Damon Knight’s dismal Beyond the Barrier (1964) is all plot, lacks even the most cursory world development, makes no attempt to construct a “character”, and contains one of the single most ludicrous scenes I’ve encountered. Knight is considered somewhat of a “master” of sci-fi but his supposed skills are not on show here (short stories?). Yes, there’s adventure, intrigue, action, bizarre technology, green frog aliens, time travel, Earth core traversing oscillating field machines, and time barriers.
142 pages of continuous action has never been so utterly dull. Avoid unless you have a penchant for a character who tests a random girl’s knowledge of the English language with the question, “Did you know that you are a dirty slut?” (106). Pathetic.
I guess I should have known if the selected positive cover quote proclaiming it an “absorbing and exciting story” came from the Edmonton Journal. It’s kind of like asking fifty amazon reviewers to write a positive review for Spam — someone is bound to proclaim deep admiration for its “solid meaty nature.”
I apologize for my snide summary in advance but this book was awful…
Brief Plot Summary
Professor Gordon Naismith is an amnesiac (Knight’s off to a great start!). He has vague memories of an accident but no knowledge of his previous life. During one of his classes an Indian girl mentions the mysterious word “Zug.” It ends up that the Indian girl really isn’t from India but is actually an alien frog-like creature with lots of makeup — Naismith figures this out because the not really Indian doesn’t hang out with the real Indians who probably would’ve sense with their ultra-sensory Indian senses that she wasn’t an Indian. And there’s another frog-like creature with tons of makeup running around as well with the “not really an Indian girl but really a frog-creature.”
Adding to the confusion, Naismith appears to have been framed for a murder — or, he could have committed it himself. Frantically running around with no real sense of what is happening he meets up with the frog creatures (called Uglies) who tell him that he’s really from the future and a Shefth — a warrior class impervious to poison.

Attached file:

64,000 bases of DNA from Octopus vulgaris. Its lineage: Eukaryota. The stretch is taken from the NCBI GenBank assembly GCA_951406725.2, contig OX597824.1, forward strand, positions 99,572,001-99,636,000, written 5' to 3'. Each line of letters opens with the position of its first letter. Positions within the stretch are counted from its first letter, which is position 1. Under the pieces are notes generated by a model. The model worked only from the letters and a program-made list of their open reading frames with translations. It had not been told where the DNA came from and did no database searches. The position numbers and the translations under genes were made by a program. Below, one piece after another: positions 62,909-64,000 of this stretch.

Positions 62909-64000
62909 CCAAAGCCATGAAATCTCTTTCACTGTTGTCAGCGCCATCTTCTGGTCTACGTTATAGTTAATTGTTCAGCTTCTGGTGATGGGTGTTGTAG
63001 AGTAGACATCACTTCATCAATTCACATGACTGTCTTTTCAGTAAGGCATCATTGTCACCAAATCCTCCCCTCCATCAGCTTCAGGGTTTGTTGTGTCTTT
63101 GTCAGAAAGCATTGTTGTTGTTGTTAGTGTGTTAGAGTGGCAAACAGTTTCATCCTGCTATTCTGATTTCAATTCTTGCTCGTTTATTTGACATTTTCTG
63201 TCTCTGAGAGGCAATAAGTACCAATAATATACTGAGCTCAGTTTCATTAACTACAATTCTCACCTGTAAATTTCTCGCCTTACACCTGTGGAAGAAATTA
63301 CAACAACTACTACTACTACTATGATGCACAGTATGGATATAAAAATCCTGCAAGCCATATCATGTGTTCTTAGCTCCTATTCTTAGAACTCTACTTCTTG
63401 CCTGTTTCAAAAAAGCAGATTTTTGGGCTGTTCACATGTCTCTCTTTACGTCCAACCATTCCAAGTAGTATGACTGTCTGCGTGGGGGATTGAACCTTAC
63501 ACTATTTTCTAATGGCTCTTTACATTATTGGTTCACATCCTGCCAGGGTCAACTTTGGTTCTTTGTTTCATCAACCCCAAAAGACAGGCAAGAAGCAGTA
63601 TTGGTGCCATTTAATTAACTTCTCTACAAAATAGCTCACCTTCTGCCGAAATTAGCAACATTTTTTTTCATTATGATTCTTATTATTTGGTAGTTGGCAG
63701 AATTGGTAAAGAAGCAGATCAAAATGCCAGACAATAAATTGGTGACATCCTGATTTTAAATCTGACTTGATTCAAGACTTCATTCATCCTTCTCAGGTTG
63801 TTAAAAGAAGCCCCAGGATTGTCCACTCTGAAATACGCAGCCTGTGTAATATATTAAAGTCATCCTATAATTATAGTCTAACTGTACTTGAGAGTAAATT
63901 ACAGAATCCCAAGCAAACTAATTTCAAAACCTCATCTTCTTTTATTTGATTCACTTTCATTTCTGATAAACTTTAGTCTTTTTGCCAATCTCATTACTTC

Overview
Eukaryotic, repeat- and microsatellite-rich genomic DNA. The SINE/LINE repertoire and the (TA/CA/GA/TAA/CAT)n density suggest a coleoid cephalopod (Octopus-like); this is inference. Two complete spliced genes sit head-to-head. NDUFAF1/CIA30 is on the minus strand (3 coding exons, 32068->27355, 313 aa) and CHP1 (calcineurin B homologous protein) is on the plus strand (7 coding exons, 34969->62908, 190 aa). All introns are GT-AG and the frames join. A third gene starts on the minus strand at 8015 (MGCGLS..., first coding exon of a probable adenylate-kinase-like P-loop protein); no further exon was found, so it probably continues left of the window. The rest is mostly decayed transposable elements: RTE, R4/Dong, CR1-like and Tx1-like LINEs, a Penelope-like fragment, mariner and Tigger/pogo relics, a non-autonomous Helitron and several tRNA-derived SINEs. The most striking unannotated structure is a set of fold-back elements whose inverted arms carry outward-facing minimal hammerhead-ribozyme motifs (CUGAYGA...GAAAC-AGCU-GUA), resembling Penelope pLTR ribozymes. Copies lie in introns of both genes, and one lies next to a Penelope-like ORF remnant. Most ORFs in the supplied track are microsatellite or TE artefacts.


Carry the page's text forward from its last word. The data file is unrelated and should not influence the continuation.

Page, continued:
He learns from the frog creatures that Time Barrier was constructed in the future to prevent Zugs (think evil angel looking crazy-fast monster mutating sometimes illusionary monsters) from going into the future. Think “genocide barrier.” The future humans want a Shefth to go kill a Zug which survived the Time Barrier.
The Uglies take Naismith to the future where they hang out on a grounded spaceship. Naismith begins to suspect things (vague not really real things) so he runs away and finds the ship’s library where he learns that most humans died during a plague. The Uglies catch Naismith.
Naismith escapes onto a half-finished time machine which doesn’t go through time but oscillates its fields and spins widely into the core of the Earth before popping out the other side (the insanely preposterous scene mentioned before).
Naismith is rescued by a girl who takes him to the point in time when the Time Barrier is erected — he’s expected to kill the surviving Zug but has other ideas…. Silly ones…
This was downright terrible.
I’ll take one of A. E. van Vogt’s (famously bashed by Knight) most incomprehensible novels any day. At least they ask some interesting questions and don’t feature a main character whose sole characteristic is insulting random women.
Maybe I just read the wrong work. What are your favorite Damon Knight pieces (short stories, novels, novellas…)?